The Longest Housing Crash in History

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What would you think if you walked into your favorite grocery store and saw that the shelves were 80 percent bare?

It echoes in there. The store is only one-fifth stocked. It’s eerie. Let’s call it “shelf awareness”. What kind of feelings does this evoke inside of you?

These store shelves represent the available supply of American housing today. Supply is only a one-third of its 2018 level. Further, it’s an astoundingly scarce one-fifth of the supply that it would take to bring the housing market into balance.

Are you looking for a housing crash? I found it. I’ve said for a long time that the real crash in U.S. real estate has already happened. It’s not a price crash. It was a supply crash that began in April of 2020.

This is a big reason why I don’t expect any housing price crash. When supply is low, this fuels bidding wars. In turn, this stokes prices.

Now that society has become more housebound, they’re willing to pay more for a home. In 2019, a home was where you lived and slept. Today, you might also: work, exercise, home school, and garden there. A home is simply more useful today.

Bank Of America predicts that home prices will finish 2022 up 10 percent and another 5 percent increase in 2023.

Empty grocery store shelves can induce panic in shoppers. They tend to buy all that they can—even hoard. This scene might make you load up on: laundry detergent, vegetables, peanuts, pasta, almonds, and A.1. steak sauce. (When the store runs out of A.1. sauce, I declare it a dietary atrocity.)

Americans are hoarding houses. Some homeowners with low mortgage rates don’t want to let their properties go. Increasingly, when they move, they keep their former home as a rental. First-time homebuyers are being squeezed out of the market by investors.

What does a real estate investor “see” in this market? It’s important to understand that the rate of inflation is substantially higher than mortgage interest rates.

This means that when you take out a mortgage loan, you get to repay the bank with dollars that erode on them faster than their interest charges can accrue on you.

This is also why people don’t want to sell their house and lose their mortgage. They’d rather keep it.

A savvy investor can own what historically appreciates in value (property) while borrowing what depreciates in value (dollars).

Whether it’s groceries or houses, when vital resources get scarce, people load up on them. We’re talking about food and shelter here. These are absolute life essentials.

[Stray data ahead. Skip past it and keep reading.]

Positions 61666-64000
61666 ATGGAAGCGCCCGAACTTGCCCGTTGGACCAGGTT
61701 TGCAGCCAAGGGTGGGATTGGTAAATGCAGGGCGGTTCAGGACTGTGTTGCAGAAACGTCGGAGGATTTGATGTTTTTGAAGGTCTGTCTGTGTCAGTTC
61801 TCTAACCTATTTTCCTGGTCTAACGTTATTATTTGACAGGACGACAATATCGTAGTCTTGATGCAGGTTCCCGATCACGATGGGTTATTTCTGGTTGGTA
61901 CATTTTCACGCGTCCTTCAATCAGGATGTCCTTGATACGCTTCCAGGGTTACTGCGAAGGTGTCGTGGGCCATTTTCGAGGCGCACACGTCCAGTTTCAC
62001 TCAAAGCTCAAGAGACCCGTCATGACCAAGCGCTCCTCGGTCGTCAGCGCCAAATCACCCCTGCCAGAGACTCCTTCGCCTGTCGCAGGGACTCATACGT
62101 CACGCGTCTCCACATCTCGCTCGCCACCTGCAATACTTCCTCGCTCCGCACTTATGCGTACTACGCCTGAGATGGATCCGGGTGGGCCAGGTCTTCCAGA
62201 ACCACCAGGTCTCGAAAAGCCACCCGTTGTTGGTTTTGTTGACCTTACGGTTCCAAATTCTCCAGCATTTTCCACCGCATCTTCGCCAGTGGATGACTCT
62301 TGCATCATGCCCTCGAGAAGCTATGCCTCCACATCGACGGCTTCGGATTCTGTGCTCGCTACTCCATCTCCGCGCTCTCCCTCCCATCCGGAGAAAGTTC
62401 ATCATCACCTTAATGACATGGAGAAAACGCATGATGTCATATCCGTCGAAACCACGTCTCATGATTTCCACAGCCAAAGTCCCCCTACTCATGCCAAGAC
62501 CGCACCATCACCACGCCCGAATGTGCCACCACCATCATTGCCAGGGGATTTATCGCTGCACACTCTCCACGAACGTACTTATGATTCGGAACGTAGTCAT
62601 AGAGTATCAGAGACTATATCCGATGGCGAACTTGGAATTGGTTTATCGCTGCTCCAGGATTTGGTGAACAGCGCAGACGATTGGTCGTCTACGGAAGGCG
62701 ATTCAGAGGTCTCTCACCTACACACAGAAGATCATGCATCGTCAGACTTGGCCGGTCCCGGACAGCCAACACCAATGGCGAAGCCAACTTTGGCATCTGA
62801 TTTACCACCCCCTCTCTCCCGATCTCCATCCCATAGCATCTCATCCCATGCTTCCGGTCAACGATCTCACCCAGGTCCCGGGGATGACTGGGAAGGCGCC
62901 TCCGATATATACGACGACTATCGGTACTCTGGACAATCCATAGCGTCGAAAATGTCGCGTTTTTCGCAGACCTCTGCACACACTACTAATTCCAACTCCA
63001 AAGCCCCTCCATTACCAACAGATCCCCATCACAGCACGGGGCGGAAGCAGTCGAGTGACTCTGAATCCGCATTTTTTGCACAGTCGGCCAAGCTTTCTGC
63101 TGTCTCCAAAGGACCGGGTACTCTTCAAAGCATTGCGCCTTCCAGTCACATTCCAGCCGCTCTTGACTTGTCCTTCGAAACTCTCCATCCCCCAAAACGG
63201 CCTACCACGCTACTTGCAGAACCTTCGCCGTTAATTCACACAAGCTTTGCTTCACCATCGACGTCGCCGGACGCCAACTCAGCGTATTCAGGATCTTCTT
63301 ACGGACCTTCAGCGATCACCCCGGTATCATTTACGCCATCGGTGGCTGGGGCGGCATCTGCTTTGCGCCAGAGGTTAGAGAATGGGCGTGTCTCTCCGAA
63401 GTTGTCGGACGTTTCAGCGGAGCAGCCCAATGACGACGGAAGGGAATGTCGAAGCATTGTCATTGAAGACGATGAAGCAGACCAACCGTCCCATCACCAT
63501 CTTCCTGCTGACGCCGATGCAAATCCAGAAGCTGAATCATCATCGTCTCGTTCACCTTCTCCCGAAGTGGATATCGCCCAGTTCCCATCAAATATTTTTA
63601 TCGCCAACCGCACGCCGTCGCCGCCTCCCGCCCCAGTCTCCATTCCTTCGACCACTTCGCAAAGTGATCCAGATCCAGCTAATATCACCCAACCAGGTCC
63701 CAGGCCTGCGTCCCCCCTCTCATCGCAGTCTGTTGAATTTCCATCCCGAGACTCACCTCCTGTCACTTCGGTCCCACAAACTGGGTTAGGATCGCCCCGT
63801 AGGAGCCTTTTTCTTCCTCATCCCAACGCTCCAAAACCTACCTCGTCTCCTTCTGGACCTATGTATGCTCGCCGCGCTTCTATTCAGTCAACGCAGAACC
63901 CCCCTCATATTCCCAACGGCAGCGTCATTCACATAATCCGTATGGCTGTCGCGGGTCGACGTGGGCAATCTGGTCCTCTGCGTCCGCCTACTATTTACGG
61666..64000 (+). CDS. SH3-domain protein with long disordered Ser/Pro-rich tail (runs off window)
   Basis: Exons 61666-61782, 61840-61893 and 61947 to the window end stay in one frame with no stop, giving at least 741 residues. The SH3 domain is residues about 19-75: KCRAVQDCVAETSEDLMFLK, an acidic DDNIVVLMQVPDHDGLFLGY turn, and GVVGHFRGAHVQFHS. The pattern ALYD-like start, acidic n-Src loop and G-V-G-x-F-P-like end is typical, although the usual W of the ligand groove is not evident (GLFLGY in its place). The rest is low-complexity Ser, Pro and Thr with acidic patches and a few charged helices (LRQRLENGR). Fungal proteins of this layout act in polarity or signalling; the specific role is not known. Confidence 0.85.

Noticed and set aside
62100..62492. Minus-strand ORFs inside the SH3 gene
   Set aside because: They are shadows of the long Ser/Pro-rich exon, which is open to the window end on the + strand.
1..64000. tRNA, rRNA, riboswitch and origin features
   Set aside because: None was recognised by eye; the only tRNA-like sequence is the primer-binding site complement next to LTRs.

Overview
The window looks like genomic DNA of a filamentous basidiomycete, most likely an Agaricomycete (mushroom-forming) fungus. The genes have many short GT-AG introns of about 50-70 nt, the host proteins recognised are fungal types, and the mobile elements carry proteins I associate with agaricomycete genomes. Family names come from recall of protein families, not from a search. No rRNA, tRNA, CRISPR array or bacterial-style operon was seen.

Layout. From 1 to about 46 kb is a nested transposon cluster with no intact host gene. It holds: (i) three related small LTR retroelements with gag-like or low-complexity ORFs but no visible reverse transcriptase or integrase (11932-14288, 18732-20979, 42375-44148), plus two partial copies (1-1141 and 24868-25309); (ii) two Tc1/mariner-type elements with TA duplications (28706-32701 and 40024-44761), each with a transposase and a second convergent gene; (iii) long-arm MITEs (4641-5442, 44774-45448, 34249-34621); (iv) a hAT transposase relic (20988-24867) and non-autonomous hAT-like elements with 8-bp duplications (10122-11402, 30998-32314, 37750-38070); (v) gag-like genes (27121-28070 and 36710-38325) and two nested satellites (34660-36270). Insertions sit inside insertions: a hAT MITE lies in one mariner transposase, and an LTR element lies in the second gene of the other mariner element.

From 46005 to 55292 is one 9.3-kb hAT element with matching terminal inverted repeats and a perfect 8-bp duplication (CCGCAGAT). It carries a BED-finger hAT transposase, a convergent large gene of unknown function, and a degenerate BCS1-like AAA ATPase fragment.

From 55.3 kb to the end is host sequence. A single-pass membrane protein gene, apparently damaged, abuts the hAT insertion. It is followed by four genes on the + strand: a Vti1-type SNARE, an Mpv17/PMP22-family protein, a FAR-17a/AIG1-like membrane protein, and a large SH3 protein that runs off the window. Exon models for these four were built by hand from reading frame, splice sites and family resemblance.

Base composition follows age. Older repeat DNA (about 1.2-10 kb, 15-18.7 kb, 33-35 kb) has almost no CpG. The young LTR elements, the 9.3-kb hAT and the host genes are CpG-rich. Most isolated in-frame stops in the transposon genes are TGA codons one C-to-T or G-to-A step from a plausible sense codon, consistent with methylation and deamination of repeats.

There are three principal drivers to measure a real estate market’s vitality (click measure for recent level):

Months of Available Supply—5 to 6 months is balanced

Sale-to-List Price Ratio—95 to 99 percent is balanced

Days on Market (DOM)—30 to 60 days is balanced

All indicators point to a vivacious market in the next year, though probably with fewer bidding wars than last year.

Recall that in the real estate-fueled Global Financial Crisis of 2008, oversupply was one contributor to the rare national housing price downturn. Laughable mortgage underwriting standards were another.

Think about it this way. Today, it would take a 500 percent housing supply increase just to get the market to equilibrium, not an oversupplied condition. For the entry-level property segment (which often make the best rentals), the supply is even more scarce.

When will today’s housing supply crisis turn around? It’ll be years. Some relief is on the way. Home and apartment construction recently reached a 45-year high.

But housing supply is inelastic. It only changes slowly.

It’s easier to produce laundry detergent, rice, and carrots to get the grocery store shelves full than to create new housing that’s undersupplied by 5X. Why?

Supplies—Many constrained supply chain items must converge in one place for housing construction.

Labor—There is an insufficient labor pool. Training new labor takes time. Teaching these skills doesn’t work well online.

Regulations—Recognizing the crisis, some jurisdictions are relaxing these, notably California.

Innovation Limits—I devoted GRE Podcast episodes about why 3-D printing and shipping containers are not answers.

Demand and utility are important market metrics. But due to its inelasticity and its ability to fuel bidding wars, I “keep my eye on the supply”. This pervasive dearth of housing inventory could feel like the longest crash in history.

Views expressed in this article are the opinions of the author and do not necessarily reflect the views of The Epoch Times.

Keith Weinhold

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Keith Weinhold is the founder of GetRichEducation.com. He writes about real estate investing and hosts the weekly Get Rich Education podcast.



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